HP in Push to Help IT Modernize Old Apps

HP has unveiled a program designed to help clients move their aging
mainframe applications to more modern languages and platforms. Such efforts
to bring old COBOL applications into the rich Internet application (RIA)/Web
2.0 world are not unusual but it is rare to get a company the size of HP
behind it.

The HP Modernization Factory program, announced Tuesday, offers companies assistance in examining existing code and determining what can and must be done to port it. HP also offers offers the tools to accomplish the port. This new program is different from a similar project HP initiated a few years back that helps make vintages apps more SOA-friendly. With the Modernization Factory, HP actually helps companies migrate the apps to a new language and platform.

Paul Evans, worldwide director of application modernization at HP (NYSE:
HPQ), said that there is a growing interest at IT shops to move applications
off older systems and “modernize” them, although at this point, he conceded, there’s more
interest than actual work being done.

“Ten percent of the market is on the move toward modernizing their apps
and 80 percent is watching the 10 percent to see how it goes,” he told
InternetNews.com. “We did this because we’re seeing our customers
beginning to accelerate modernizing apps either to save money or for greater
agility and flexibility, with a high focus on legacy apps on the mainframe.”

He noted reports from research firms such as Gartner and IDC put application
and datacenter maintenance at around 70 percent of total IT spending. “Business wants
you to innovate. They don’t want you to stand still, but because they are
spending so much money on maintenance, that doesn’t leave them much money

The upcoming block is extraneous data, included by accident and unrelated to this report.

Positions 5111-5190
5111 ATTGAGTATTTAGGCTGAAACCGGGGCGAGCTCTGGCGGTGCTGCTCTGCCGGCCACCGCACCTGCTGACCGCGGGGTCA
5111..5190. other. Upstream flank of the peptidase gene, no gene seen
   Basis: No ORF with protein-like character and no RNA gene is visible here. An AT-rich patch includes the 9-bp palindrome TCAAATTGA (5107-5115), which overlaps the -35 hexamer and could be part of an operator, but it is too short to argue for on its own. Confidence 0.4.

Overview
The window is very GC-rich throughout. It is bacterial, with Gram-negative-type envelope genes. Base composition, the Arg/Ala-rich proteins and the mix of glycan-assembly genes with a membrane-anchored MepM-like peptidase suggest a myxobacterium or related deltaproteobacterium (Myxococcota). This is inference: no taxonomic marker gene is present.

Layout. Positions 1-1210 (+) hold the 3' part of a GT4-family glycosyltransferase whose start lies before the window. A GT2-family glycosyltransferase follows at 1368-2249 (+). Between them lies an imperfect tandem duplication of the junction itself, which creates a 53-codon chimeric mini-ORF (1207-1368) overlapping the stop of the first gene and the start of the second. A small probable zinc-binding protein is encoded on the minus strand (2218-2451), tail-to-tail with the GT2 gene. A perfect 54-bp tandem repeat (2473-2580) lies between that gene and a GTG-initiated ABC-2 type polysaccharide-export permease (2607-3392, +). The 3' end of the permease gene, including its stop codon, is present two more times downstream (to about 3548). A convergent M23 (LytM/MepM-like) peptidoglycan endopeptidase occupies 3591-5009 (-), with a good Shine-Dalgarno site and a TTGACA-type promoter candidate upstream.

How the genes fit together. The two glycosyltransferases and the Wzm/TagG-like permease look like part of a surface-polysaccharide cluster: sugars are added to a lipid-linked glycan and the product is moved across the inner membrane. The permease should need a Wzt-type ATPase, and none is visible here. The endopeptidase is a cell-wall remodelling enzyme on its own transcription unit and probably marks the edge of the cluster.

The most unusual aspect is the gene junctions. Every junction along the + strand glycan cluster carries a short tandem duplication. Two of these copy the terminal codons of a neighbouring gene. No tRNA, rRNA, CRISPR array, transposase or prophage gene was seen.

for innovation,” said Evans.

HP will offer three tools for the assessment, but they will not be sold
to customers. Rather, the tools will be used by HP’s services unit to perform the
modernization process. The Modernization Profile tool analyzes an
application and breaks it down by subsystems based on their relative
complexity and I/O volume.

A grid with color-coded bars then shows which are the toughest to
modernize, the easiest, which apps would benefit the most and which would
gain the least.

The second tool is the Clone Set Analyzer, which looks for duplicate
blocks of code in the application. The third tool is the Clone Pattern
Analyzer, which shows “hidden patterns of code reuse” to help group together
similar applications.

HP’s “modernization centers” will be based in five SOA centers the
company has set up around the world. The idea is that as customers become interested and
willing to talk modernization, they can visit these centers for a hands-on
look at what HP’s consultants and tools can do for them.

Staff at these centers will be experts at legacy technologies, such as
IBM’s CICS and MQ Series and the zOS operating
system. They will perform the analysis and explain the test results to the
customers. The company charges $50,000 for an initial review and assessment
of a customer’s systems.

Do they then get sold HP hardware? Not necessarily, Evans said. “When we
do our first work with the customer, we try not to predetermine the
environment because that would (influence) our analysis. Of course we’d like them to
buy HP hardware, but first I want to examine the apps and what they want,”
he said.

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